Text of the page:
It's a sunny, unseasonably warm October day. A Friday, and late afternoon so the weekend is tentalisingly close. It's quiet. Especially now that the scaffolding people across the street have departed back to whatever demented planet they came from.
There're a couple of pubs on my street (the other one, I live on a corner). And usually by now, you can hear the sound of glasses and conversations drifting up to my windows. But not today. Today is quiet.
Maybe it's the financial crisis. The banking crisis. The credit crunch. The American Elections. The sub-prime debacle.The housing collapse. The global crisis. Or maybe everyone decided to go home early and spend Friday evening all cosied up with the Missus and the kids, around a home cooked meal (vegetarian) before settling "en famille" to watch a family movie. Like Madonna and Guy. Maybe?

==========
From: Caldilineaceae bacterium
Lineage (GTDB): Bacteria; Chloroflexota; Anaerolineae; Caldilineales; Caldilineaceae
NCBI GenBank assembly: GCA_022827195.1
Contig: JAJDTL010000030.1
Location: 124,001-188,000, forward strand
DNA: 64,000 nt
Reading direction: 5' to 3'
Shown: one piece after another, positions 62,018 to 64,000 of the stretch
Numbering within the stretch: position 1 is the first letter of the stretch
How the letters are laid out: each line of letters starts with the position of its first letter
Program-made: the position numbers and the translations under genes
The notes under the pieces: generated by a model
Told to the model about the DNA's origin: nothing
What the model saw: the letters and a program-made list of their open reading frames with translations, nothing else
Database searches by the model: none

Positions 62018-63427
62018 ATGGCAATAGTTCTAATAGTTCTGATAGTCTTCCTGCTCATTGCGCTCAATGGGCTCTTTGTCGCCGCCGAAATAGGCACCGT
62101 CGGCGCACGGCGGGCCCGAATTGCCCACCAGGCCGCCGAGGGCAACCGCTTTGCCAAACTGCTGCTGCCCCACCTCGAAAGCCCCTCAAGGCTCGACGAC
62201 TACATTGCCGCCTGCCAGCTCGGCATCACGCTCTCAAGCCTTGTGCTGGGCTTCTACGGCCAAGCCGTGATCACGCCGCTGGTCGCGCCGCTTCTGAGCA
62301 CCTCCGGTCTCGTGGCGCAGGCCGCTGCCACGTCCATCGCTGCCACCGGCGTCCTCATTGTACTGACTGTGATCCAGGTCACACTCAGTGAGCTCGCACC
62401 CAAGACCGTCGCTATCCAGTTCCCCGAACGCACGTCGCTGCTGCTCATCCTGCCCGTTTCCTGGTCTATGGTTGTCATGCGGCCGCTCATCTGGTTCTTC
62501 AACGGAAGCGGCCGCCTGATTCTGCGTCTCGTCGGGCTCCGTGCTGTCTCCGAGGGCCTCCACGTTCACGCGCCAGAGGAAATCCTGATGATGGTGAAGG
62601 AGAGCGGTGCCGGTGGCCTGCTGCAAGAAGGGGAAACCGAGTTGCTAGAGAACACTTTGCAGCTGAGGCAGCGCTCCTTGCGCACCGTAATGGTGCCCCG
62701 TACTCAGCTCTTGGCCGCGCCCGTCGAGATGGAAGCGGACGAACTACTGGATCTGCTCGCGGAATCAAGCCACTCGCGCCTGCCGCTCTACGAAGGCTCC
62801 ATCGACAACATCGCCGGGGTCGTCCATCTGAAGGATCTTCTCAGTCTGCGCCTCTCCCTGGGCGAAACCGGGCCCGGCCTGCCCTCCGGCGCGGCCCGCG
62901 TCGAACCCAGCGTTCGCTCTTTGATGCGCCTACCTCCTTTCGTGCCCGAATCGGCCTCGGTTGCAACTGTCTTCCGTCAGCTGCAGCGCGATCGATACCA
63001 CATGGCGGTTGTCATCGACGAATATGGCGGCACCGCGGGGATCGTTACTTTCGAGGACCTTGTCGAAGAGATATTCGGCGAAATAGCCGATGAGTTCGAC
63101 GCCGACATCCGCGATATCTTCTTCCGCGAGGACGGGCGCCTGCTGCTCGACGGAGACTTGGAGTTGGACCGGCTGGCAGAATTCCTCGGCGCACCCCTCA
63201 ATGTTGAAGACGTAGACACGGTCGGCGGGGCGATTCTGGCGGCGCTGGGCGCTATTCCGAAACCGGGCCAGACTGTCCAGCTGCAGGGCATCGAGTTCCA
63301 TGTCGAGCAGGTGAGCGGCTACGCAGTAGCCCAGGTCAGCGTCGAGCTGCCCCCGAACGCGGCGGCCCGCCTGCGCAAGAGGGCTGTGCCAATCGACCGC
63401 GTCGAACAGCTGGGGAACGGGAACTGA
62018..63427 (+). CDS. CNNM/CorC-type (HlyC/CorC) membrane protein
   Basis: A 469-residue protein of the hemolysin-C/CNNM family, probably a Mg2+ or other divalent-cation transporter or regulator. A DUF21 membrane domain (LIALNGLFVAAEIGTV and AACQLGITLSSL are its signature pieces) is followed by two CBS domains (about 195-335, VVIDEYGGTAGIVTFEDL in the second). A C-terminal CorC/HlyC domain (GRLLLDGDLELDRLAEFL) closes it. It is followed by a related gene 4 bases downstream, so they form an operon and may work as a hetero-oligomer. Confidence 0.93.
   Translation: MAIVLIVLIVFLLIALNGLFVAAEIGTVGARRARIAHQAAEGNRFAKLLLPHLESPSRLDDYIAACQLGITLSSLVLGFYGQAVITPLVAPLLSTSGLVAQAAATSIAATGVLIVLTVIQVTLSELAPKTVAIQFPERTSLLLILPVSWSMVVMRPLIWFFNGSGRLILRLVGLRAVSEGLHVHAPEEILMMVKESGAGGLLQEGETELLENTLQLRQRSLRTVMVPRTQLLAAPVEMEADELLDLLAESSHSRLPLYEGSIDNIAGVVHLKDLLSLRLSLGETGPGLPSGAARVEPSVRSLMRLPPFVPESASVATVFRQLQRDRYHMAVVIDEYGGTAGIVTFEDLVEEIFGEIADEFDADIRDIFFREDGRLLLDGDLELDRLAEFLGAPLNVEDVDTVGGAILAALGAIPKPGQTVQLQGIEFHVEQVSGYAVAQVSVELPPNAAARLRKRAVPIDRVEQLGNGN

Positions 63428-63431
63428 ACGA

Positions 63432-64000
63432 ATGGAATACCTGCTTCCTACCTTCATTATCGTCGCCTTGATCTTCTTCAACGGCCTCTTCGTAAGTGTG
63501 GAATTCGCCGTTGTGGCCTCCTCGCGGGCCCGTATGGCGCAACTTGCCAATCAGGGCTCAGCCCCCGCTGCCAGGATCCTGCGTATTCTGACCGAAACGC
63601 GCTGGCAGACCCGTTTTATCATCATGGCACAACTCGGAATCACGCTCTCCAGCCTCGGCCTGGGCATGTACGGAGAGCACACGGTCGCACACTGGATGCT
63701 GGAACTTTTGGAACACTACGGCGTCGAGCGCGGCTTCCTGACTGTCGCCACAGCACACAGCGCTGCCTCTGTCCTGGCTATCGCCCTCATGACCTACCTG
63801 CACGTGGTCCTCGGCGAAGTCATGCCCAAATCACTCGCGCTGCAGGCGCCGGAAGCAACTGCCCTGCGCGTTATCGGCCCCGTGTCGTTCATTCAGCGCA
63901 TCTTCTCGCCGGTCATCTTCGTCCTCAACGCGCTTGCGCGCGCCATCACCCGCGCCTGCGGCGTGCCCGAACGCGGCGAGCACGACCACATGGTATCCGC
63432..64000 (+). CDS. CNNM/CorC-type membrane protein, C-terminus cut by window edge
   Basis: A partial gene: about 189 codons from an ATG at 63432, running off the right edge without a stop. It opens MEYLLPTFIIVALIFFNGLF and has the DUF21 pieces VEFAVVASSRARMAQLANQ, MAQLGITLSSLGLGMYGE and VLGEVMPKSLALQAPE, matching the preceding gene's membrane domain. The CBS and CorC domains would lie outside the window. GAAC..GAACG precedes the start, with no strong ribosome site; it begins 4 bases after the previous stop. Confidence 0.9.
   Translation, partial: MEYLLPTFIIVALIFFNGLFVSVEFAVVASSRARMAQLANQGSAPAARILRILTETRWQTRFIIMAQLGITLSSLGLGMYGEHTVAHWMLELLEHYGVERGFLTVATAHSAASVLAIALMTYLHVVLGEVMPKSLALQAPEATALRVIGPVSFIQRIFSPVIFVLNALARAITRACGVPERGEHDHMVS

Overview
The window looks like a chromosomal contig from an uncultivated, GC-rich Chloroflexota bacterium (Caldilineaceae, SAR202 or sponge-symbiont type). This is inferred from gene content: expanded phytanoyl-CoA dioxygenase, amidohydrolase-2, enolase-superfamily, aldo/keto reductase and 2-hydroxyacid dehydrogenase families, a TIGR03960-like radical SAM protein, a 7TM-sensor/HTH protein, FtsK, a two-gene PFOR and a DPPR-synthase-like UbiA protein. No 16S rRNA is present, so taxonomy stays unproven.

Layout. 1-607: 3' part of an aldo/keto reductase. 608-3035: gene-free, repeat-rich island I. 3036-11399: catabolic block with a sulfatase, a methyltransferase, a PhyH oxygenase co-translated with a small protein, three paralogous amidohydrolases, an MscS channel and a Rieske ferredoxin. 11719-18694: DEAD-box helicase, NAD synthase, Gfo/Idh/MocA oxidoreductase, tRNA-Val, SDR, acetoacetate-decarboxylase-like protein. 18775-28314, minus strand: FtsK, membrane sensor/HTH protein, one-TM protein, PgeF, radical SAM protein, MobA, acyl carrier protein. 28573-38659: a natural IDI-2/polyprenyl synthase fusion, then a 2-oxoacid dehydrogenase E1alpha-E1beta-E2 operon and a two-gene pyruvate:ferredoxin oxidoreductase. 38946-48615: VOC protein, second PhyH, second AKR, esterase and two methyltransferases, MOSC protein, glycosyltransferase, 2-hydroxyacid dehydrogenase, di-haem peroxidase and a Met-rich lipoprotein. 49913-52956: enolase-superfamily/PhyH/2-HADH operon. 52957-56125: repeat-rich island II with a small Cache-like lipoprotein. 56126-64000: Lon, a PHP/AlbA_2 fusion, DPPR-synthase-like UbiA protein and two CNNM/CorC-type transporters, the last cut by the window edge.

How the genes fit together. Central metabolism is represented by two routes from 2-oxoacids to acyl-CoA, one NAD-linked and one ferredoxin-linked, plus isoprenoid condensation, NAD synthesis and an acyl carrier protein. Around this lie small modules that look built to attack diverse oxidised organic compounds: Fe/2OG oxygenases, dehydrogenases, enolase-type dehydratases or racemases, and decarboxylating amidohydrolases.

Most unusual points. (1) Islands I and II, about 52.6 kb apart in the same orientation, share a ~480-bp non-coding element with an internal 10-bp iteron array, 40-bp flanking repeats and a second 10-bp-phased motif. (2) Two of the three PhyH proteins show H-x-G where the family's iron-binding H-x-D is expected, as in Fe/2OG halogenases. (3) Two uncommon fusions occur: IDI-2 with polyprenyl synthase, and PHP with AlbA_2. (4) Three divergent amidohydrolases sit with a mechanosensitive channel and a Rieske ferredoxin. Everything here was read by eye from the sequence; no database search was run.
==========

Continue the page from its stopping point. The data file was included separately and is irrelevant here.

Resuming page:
Just as I seem to be growing calmer and more serene (a couple of hours at a time) thanks to yoga and witht the Greater Universe as my guide, the world appears to be going to pot. It's spinning faster and faster on its axis. Greed and Fear are everywhere. I'm resisting the temptation to become a Buddhist Nun and move to a Nepalese monastery high up in the Himalayas. (Not sure Nepal is in the Himalayas but I'm claiming poetic license for today's fantasy.)
What I want to know is, what happened to the carbon footprint and green issues every news channel and supermarket was raving on about a few weeks ago? Surely the planet is still in need of saving? The orang-outans, the gorillas, even the humble hedgehog and sparrow of our hedgerows? And starving people in war torn countries. Darfur? Somalia? And M&S are still charging 10p per new plastic bag...
What I also want to know is when did Iceland go from being an exotic ice garden of Eden for Innuits and polar bears, and well, Icelanders, to being a financial centre of global significance? Who invests in Icelandic banks? Or rather who hasn't? They were all at it.
Maybe with all that global warming Gore tried to warn us about, all those Icelandic deposits have just melted away - a fitting moral to the story.